Cost of capital is often a contentious issue in utility ratemaking. This is due, in part, to the inexact nature of the tools available to financial analysts and the considerable room for divergent...
Breaking the Gridlock
A proposal to remove the bottlenecks on grid investment.
with stronger transmission ties. The connected load for the load-serving entities remains constant at 8,000 MW. The change in generation reserve requirements and production costs that follow upgrades to the transmission corridors is indicated and explained below.
The regions in the hypothetical example started with weak inter-regional ties. When these ties were strengthened, 3,000 MW of local generation were “displaced.” Costs came down while the reliability index was maintained at the previous level (one day of shortage in 10 years). In reality, stronger transmission ties “enabled” low-cost generation to compete in local markets, and the ability to share reserves during peak loads and outages allowed individual regions to cut installed capacity while maintaining the same level of reliability. This exact scenario prompted utilities to build strong tie lines with their neighbors in the 1950s and 1960s, thereby saving substantial amounts of money, in terms of generation investments, by building transmission tie-lines with their neighbors. In today’s market environment, the weak tie-lines indeed would show congestion and accompanying congestion costs. However, any attempt to upgrade these corridors would be seen by local generation as competition. To a local generator, any proposed transmission upgrade of tie lines would probably be more of a threat than would the addition of a neighboring generating plant.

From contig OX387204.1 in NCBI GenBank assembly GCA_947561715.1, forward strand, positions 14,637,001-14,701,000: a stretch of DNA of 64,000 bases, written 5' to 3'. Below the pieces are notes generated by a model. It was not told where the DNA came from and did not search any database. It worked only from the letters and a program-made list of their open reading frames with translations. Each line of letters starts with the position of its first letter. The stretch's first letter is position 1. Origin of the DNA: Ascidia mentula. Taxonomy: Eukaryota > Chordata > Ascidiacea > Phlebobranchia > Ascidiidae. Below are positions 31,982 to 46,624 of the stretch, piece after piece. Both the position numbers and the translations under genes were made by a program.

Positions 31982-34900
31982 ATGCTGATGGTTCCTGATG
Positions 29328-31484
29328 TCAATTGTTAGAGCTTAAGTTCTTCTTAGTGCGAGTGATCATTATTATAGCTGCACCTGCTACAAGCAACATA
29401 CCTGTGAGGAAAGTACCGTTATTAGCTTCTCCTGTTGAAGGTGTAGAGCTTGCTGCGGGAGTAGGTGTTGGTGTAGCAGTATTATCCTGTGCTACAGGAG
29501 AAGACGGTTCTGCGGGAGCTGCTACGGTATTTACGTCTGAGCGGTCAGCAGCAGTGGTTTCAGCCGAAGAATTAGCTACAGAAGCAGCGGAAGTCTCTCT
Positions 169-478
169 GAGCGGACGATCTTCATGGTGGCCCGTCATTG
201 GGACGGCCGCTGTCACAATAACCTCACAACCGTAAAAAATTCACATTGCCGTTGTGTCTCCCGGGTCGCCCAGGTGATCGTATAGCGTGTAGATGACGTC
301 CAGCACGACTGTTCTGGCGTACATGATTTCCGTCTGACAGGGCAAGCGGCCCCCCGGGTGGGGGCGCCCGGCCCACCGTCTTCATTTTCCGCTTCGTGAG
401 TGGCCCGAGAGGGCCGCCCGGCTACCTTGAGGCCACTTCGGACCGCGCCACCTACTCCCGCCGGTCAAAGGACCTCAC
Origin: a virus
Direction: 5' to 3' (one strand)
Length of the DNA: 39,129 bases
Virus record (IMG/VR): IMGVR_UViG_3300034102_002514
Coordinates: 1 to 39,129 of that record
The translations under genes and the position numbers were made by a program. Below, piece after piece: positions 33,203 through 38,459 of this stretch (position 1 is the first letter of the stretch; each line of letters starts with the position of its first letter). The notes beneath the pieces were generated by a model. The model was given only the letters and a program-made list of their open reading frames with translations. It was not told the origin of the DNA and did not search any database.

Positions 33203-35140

A mechanism that works for transmission investments is a market-based bilateral arrangement for transmission that competes with generation and demand-side solutions. In the words of former FERC Commissioner Don Santa, “As long as the proposed transmission facility places downward pressure on the price of market-based solution to high prices at a node, from a public policy perspective why should the regulator care whether the economic rent is being collected by a generator, a demand-side operator or a transmission provider?”3 FERC recognized this paradigm in the case of TransEnergie’s Cross Sound Cable project.
It is worthwhile to examine the Cross Sound Cable model. In this model, the load-serving entity (LSE)—Long Island Power Authority (LIPA)—purchased long-term transmission capacity rights on a high-voltage direct current (HVDC) cable into Long Island. New York has a locational capacity market (LICAP), and the price of a megawatt of capacity in Long Island is significantly higher than the price of a megawatt of capacity in upstate New York. The extra capacity and energy provided by this cable allowed LIPA to meet its capacity requirements and import lower-cost energy from New England. In this case, FERC allowed a market-based bilateral arrangement for transmission that competed with generation and demand-side options. The success of this model allowed LIPA to go for the next round of competitive bidding between generation and transmission options that resulted in the selection of a second cable project into Long Island (Neptune Project). Both transmission cables selected by LIPA are HVDC cables. HVDC cables are controllable so that the flow into Long Island can be controlled. However the same construct may be used for the more common alternating current (AC) upgrade where incremental transfer capability (which has a value in the LICAP market) can be used as a basis of a long-term bilateral financial contract.